The best art since sliced bread? Gavin Harper, our mate who has written articles on Build Your Own Band Aid Fuel Cell, Make a Geodesic Dome, and a number of cool tech books, met up with acclaimed “Toast Artist” Lennie Payne, who gives MAKE: readers some insight on how to make art from toast…
I met up with innovative artist, Lennie Payne who has been telling me all about how to make art from bread. The process is a fantastic way of self expression using white bread, a blow torch and scraping instruments to create pictures in toast.
It’s the sort of thing that I thought you MAD makers would like to have a go at from the comfort of your own back yard, and I am well aware that excuses to burn things are always needed. So here ya go… a great excuse to play with some propane.
Paint gets a bit boring and samey after a while, so I am sure that any intrepid Makers/Crafters (delete where applicable) would like to try this bold new process. However, rest assured, it’s harder than it looks! I struggle to make good ol’ plain toast without burning it, never mind creating pretty patterns.
Lennie’s website, http://www.toast2art.co.uk/, gives lots of details about the works that Lennie has undertaken, and could provide some inspiration for MAKE readers. Lennie has done works of Elvis Presley, Marc Bolan, and British Comedian, Benny Hill. You can find more inspiration on Lennie’s artwork page at http://www.toast2art.co.uk/artwork.html.
The detail that you can get with this medium is truly amazing, the tonal qualities of toast are really amazing when you stand back and take in the whole picture.
If you would like an original quality piece of art, Lennie is available for commissions, you can contact him at email@example.com.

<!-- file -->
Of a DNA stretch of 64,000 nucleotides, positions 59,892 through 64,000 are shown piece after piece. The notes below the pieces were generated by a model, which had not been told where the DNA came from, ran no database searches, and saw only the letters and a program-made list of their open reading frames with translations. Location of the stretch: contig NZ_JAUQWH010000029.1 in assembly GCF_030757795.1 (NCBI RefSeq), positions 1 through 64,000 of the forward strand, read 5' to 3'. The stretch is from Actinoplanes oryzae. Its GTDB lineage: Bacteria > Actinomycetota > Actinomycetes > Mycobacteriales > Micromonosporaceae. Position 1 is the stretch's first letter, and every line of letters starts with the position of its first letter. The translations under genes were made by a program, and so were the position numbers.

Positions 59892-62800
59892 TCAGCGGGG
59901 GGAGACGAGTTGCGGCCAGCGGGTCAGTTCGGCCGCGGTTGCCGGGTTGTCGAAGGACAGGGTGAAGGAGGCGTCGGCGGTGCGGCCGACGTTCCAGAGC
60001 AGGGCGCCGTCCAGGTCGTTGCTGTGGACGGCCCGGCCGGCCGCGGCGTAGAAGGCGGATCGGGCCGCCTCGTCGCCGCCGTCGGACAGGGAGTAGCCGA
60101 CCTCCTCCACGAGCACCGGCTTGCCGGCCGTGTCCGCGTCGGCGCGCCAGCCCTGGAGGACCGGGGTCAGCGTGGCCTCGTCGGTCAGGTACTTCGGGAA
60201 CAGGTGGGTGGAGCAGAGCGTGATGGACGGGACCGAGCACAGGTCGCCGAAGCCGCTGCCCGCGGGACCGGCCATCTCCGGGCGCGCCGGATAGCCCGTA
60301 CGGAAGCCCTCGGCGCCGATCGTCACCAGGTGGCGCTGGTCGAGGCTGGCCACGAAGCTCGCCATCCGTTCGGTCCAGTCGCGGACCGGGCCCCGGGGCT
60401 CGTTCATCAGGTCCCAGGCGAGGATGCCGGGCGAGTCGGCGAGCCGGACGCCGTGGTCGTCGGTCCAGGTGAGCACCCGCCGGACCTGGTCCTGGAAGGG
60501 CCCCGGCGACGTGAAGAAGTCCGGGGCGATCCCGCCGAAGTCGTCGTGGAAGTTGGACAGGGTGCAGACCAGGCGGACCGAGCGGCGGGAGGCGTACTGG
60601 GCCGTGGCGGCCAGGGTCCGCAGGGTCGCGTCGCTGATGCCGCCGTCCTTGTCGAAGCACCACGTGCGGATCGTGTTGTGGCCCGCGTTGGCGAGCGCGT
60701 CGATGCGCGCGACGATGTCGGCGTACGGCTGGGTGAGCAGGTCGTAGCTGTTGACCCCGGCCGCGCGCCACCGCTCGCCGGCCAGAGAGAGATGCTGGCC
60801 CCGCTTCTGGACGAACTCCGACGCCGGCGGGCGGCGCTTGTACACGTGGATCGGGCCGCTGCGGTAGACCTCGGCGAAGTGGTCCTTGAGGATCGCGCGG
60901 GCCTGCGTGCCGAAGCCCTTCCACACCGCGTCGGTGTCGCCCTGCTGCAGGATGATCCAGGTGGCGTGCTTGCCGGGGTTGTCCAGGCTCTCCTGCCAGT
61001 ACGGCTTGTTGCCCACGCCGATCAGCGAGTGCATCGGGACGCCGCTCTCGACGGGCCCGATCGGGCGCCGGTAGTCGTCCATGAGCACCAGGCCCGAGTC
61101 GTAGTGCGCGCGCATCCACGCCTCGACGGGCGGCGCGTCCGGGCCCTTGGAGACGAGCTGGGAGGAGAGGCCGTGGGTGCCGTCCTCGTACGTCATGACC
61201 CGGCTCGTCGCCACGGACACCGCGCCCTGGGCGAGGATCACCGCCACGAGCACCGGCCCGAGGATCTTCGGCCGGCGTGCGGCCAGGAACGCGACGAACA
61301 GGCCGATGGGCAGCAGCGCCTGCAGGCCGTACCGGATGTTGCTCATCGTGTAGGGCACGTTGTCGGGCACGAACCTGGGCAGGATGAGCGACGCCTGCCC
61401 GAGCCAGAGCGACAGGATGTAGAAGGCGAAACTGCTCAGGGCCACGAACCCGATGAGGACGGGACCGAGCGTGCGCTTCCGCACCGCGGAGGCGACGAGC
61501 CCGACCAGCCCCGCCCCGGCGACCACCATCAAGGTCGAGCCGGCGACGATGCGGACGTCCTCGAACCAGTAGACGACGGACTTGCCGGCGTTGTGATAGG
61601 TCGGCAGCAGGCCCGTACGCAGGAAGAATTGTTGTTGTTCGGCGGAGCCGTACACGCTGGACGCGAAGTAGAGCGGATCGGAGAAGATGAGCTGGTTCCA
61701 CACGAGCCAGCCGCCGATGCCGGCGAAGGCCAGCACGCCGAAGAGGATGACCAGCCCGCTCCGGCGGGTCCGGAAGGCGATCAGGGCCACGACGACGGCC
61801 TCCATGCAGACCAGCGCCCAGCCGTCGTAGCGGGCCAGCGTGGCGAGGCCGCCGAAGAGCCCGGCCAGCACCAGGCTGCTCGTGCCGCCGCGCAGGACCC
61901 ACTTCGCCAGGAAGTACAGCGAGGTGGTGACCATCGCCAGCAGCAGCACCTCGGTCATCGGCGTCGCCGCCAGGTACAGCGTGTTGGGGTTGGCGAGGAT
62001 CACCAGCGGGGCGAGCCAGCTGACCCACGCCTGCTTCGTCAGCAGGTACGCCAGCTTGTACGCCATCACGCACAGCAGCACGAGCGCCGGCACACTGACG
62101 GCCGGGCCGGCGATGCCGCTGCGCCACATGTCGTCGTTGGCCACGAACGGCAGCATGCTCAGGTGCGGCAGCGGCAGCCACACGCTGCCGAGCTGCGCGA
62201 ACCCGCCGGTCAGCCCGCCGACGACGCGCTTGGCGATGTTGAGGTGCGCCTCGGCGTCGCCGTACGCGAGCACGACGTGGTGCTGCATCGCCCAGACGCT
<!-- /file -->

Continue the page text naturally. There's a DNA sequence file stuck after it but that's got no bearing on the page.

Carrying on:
If you want a bit of variation, I suppose there is nothing to stop you using sun-dried tomatoes, or granary bread with seeds .
Lennie explained the process to me:
“When bread is dry, it won’t degrade or go mouldy, so by flattening the bread, and then lacquering it, to keep the moisture out, the bread stays dry and wont rot. This is done after the bread has be toasted. You use a gas blowtorch to scorch the bread and turn it black, and then scrap away the burnt bread to create different tonal values., once the bread is lacquered on all sides, which helps to vitrify the bread, it is stuck onto a base with some silicone adhesive.”
Lennie is soon to appear on BBC’s Inside Out, who recently made a programme about him and his work, he has been featured in a number of UK newspapers and magazines, who find his work eye-catching and innovative. He has appeared on radio and TV in the UK and is quickly gaining an international following.
My final questions were “Is there much dough in it”, having clearly heard it before, Lennie replied obviously having heard the comment several times before, “I manage to earn a crust”.